“After losing my voice I should have taken more time out.” This was recommended by the hospital.

I conducted my interview on a cold and murky November afternoon at Linda’s home which is a large London property, a bit too big for Linda – “it was the family home. Mum and dad decided to immigrate to the Caribbean, so I bought it off them. My sisters pop round from time to time”

Today Linda is very much alive and kicking and singing better than ever with her new band Afrosymphony. Linda adds rather swiftly that “Afrosymphony is a concept, and at present it consists of David Shafe and I”.

“My definition of Afrosymphony is on the basis that every music has soul. We infuse all different types of music with soul.”

For Linda, Afrosymphony means being lead vocalist, writer, Roadie, events co-coordinator and manager!  I asked her who came up with the name Afrosymphony. She decided to play one of her Jazz recordings, after that she replied, “I did” – “My definition of Afrosymphony is on the basis that every music has soul. We infuse all different types of music with soul.”

In photo shoots and front covers Linda’s hairstyles look amazing. In fact within all her photos throughout the height of her career her hair design was her best feature. I asked Linda whether she had a personal hair stylist during that time. “Yes, I did during the Incognito days. However the photographer, who brought out my best features, was Simon Fowler. I styled my own hair for the Blues and Soul front cover shoot.”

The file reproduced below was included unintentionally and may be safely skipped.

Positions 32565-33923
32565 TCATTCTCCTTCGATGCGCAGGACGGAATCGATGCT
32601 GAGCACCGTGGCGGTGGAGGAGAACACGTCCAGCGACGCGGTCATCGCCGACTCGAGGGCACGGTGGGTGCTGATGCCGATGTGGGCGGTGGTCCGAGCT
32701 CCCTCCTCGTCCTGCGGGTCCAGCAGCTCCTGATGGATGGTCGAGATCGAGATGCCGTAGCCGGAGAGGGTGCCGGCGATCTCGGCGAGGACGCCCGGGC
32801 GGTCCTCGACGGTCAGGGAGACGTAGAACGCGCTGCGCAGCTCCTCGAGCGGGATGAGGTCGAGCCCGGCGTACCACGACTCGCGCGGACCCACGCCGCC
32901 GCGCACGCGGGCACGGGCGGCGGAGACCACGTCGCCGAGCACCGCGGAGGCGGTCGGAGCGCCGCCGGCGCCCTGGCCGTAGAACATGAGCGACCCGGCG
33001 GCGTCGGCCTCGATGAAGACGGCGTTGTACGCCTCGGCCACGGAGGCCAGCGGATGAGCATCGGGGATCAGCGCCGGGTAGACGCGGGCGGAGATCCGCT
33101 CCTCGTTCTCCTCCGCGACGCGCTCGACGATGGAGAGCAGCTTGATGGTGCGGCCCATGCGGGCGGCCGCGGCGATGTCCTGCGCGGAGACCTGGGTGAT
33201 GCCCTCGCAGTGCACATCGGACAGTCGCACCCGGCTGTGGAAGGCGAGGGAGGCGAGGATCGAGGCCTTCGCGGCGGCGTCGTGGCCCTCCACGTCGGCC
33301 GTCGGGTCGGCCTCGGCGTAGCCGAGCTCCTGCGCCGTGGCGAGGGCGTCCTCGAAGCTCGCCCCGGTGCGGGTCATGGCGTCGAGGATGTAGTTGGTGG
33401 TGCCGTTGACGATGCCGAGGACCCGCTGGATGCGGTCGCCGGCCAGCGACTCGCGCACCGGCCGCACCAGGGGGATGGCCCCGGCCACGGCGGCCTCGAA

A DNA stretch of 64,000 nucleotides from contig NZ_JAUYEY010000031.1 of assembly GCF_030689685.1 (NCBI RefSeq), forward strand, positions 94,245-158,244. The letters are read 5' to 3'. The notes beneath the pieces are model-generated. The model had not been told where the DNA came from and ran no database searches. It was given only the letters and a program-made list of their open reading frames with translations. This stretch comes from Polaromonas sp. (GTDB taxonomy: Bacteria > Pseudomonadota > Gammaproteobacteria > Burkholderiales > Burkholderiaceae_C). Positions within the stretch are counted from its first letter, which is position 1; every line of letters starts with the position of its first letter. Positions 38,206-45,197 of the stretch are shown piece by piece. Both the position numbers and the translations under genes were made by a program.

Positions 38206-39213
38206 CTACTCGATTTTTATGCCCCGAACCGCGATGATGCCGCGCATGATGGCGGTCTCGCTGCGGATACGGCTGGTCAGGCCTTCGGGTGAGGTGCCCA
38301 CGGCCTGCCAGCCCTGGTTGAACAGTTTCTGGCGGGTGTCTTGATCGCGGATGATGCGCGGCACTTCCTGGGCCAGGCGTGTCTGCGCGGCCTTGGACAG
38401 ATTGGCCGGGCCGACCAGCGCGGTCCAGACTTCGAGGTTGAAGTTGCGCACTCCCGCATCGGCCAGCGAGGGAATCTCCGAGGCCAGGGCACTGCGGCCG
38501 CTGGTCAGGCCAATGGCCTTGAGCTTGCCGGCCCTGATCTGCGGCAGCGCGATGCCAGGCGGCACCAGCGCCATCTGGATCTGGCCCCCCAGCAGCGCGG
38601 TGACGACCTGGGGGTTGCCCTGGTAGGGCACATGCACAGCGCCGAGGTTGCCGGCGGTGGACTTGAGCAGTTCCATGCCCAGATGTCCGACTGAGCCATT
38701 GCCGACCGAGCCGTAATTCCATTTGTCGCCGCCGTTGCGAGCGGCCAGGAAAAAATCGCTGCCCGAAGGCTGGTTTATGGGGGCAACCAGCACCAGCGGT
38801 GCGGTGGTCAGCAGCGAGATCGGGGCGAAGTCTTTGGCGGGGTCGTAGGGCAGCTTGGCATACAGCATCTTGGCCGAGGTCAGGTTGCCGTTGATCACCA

This year Linda and Afrosymphony were regular guest artists in Notting Hill taking part in Club-SkaVille.  What was it like working with the legendary Ray Carless? “It was more of a solo thing” Linda replied. “However David did join me when we did the Mothers Day event in March”

In general mental health is everywhere, especially in the entertainment business.

The Guardian and Observer’s Christmas appeal theme for 2014 is one of the most common and under acknowledged health issues: mental health.  Linda commented by saying, “I used to be a member of the charity MIND. In general mental health is everywhere, especially in the entertainment business. What you last said and what you wore is always in the public’s eye 24/7. The Robin Williams’ incident still affects me.”

There are a lot of Pings on the Linda’s social media network page showing her jamming with different bands – are there any projects in the pipeline for Afrosymphony in 2015?

“Yes, the long awaited album will be out next year”, Linda said. “The setback has been the musicians”.

Will it be church or family this Christmas? “Not sure, possibly both”

What will your favourite recipe be over the festive season? “My specialty is stuffing made with beef sausage and tuna stuffing for vegetarians.”

On a serious note how does Linda view herself and does she have anything inspirational to say to the younger generation?  “I am a singer, songwriter, and producer. My goal is to revive my songs.  My advice to young people is to learn a skill, know the business and the pitfalls. Learn to play an instrument. And learn to drive a car!”